Indirectly, our analyses suggest that xenobiotic stress, which, if prolonged, can lead to tumorigenesis,27 might contribute to the observed phenotype. In Kap1-deleted livers, we measured a dysregulation of drug- and xenobiotic-metabolizing phase I genes, such as members of the Cyp2a, Cyp2b, and Cyp3a families, of phase II and III genes, such as Gstπ and θ, and of genes coding for various UDP-glucuronosyltransferases required for the conjugation of molecules that need this modification for efficient excretion.2 We identified KAP1-binding sites in the vicinity of several of these genes, suggesting that they are direct targets of the transcriptional regulator.
The combined results of our transcriptome and chromatin analyses exclude a simple model for KAP1 action, whereby a given KRAB-ZFP would tether the cofactor to specific sequences, with secondary heterochromatin formation and gene silencing. Some sexually dimorphic genes, such as the male-predominant Cyp2d9, Gstπ, and Slp, carry KAP1 signatures inconsistent with such a model. For instance, the Cyp2d9 and Slp genes are Rsl1-targeted, male-predominant genes up-regulated upon Kap1 KO only in female mice. However, KAP1 was detected at similar sites, such as the promoter of Cyp2d9, in liver chromatin from both sexes. Also, KAP1 binds upstream of the Gstπ locus in both males and females, whereas this gene is highly expressed in the former and strongly repressed in the latter. These observations might reflect the effect of sex-specific dominant factors counteracting the repressing influence of KAP1 or sex-differential, post-translational modifications of the transcription regulator. KAP1 small ubiquitin-like modifier (SUMO)ylation appears to be required for its corepressor activity, whereas phosphorylation stimulates its chromatin-opening properties.8 In the case of Cyp2d9, it could be that phospho-KAP1 keeps the promoter accessible for transcription factors in males, whereas SUMO-KAP1 recruits SETDB1 and heterochromatin protein 1 to close it down in females.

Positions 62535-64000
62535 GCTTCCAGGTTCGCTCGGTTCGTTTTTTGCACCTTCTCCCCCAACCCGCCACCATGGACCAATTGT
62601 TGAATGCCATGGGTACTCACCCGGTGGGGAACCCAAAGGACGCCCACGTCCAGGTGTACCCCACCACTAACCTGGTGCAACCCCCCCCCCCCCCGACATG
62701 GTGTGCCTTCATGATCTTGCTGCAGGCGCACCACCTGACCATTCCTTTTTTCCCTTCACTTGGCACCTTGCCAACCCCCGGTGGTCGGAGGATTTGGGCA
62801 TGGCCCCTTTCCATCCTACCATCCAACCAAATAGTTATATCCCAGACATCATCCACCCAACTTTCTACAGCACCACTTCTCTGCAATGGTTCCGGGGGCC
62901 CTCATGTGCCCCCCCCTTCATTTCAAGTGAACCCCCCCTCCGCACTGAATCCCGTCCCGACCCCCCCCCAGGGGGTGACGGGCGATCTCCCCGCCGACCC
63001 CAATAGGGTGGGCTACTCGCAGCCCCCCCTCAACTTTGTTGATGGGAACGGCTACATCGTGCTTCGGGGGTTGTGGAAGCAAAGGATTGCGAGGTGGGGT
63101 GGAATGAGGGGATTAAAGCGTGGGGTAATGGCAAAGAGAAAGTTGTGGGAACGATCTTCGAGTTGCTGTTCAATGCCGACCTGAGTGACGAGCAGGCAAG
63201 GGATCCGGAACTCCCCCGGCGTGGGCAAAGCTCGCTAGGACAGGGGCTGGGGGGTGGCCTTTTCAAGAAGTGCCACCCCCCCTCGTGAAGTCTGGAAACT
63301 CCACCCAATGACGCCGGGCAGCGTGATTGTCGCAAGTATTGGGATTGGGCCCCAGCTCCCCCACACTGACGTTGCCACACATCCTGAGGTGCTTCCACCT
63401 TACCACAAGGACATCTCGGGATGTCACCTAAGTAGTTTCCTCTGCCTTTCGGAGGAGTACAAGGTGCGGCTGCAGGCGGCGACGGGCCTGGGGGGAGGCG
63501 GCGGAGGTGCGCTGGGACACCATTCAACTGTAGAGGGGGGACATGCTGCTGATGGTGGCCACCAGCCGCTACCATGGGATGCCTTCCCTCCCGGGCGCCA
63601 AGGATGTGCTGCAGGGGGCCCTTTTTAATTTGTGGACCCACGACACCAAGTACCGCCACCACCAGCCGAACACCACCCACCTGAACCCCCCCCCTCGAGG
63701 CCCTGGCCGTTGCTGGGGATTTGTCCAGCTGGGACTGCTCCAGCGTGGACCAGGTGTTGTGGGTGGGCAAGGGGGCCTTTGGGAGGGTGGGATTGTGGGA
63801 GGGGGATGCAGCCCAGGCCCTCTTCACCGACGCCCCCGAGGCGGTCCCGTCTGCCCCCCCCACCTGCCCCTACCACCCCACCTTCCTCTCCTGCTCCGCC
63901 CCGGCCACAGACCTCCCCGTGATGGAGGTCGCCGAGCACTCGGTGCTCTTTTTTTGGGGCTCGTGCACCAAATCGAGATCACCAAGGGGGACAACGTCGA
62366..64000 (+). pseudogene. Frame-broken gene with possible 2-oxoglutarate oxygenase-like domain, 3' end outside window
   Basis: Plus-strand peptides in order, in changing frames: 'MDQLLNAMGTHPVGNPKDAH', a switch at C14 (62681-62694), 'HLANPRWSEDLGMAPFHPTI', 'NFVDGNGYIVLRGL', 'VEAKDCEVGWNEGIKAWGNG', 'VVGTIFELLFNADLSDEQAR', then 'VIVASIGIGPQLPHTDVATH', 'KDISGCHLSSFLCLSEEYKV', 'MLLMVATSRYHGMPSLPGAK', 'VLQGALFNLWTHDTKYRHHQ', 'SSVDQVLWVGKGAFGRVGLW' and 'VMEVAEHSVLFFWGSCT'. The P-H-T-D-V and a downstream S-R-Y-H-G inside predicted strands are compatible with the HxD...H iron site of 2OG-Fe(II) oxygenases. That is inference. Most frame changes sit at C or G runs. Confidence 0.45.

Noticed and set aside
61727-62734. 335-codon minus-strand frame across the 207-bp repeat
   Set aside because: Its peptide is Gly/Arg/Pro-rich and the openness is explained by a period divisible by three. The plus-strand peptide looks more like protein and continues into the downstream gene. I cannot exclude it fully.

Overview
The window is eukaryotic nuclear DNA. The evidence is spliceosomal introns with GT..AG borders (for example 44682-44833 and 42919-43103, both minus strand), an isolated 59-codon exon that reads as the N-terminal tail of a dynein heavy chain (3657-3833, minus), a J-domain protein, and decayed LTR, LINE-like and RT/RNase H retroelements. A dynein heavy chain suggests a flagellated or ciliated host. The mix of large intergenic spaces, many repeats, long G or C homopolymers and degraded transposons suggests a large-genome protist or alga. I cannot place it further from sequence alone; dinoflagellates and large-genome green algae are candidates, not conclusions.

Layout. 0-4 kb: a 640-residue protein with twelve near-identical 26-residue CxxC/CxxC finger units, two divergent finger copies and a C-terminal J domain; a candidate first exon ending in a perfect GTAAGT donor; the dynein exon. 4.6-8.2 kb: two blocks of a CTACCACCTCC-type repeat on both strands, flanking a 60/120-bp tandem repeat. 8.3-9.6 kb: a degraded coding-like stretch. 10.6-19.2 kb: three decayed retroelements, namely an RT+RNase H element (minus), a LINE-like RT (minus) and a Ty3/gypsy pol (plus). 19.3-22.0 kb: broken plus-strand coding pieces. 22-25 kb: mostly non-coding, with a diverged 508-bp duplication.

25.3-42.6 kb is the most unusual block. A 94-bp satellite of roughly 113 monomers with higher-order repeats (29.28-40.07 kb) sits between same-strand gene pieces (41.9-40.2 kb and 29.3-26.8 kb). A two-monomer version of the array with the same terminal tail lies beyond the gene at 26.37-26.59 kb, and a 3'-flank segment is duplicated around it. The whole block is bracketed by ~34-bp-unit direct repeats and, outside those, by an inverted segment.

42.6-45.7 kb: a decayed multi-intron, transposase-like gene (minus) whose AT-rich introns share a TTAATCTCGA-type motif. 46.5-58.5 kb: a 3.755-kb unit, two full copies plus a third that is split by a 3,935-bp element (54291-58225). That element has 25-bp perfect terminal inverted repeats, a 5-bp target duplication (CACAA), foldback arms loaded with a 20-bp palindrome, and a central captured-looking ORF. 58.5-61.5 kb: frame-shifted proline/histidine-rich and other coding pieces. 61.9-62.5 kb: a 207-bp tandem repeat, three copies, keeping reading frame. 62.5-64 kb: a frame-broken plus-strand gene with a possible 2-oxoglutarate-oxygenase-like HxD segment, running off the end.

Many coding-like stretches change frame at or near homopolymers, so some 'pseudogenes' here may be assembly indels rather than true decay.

It is generally acknowledged that KAP1 exerts its gene-repressor activity through an interaction with DNA-binding KRAB-ZFP family members. It will be important to identify the mediators of its activity in the liver; however, it remains that our data strongly suggest that KAP1 sometimes acts as a transcriptional activator, rather than as a repressor. Future studies should explore this possibility, which challenges the current view of KAP1 function.
The authors thank the Histology Core Facility at Ecole Polytechnique Fédérale de Lausanne (EPFL), the National Center of Competence in Research Genomics Platform at the University of Geneva, and the EPFL Transgenic Core Facility for technical assistance, Jacques Rougemont for bioinformatics support, and Juergen Ripperger, Walter Wahli, Gianpaolo Rando, and Kristina Schoonjans for their discussions. Computations were performed on the Vital-IT facility of the Swiss Institute of Bioinformatics.